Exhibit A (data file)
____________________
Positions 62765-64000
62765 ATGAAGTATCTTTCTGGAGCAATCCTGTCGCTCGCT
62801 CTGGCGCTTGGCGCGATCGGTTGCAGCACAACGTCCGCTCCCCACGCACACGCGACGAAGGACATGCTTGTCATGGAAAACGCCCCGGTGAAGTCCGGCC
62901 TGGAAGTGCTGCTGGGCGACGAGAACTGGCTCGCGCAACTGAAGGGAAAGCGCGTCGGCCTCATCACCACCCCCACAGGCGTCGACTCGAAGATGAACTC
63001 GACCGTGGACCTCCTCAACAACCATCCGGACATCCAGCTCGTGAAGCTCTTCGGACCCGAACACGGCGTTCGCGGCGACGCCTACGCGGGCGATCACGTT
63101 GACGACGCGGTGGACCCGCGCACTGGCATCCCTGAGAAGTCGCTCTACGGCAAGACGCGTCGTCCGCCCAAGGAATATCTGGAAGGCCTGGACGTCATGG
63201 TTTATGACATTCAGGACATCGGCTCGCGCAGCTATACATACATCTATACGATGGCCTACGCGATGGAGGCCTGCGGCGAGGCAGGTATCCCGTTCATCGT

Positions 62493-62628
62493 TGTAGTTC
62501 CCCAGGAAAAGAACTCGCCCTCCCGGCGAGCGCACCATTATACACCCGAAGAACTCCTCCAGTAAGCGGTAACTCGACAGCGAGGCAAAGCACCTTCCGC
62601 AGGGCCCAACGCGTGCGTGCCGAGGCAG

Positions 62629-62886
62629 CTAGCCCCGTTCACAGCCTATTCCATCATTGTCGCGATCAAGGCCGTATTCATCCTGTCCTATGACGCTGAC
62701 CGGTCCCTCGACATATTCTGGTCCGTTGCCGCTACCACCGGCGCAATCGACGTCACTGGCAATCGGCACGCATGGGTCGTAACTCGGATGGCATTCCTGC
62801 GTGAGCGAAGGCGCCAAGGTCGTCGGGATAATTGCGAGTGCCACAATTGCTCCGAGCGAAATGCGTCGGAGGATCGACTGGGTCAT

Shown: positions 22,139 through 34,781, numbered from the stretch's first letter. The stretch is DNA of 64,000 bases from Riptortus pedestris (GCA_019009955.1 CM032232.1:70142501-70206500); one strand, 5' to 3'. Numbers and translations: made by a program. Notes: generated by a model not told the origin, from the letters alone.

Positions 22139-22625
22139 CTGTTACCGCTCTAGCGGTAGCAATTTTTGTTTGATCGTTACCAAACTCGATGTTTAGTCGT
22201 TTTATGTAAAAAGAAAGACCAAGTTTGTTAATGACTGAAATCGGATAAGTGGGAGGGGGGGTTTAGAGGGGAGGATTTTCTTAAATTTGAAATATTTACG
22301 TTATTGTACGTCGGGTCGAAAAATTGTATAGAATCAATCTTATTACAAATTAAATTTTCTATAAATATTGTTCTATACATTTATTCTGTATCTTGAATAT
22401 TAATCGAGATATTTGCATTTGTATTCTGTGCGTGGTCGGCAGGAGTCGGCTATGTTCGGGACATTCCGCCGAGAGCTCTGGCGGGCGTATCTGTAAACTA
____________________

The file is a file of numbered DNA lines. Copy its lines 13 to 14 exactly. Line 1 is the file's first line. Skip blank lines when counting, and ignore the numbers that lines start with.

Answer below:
62629 CTAGCCCCGTTCACAGCCTATTCCATCATTGTCGCGATCAAGGCCGTATTCATCCTGTCCTATGACGCTGAC
62701 CGGTCCCTCGACATATTCTGGTCCGTTGCCGCTACCACCGGCGCAATCGACGTCACTGGCAATCGGCACGCATGGGTCGTAACTCGGATGGCATTCCTGC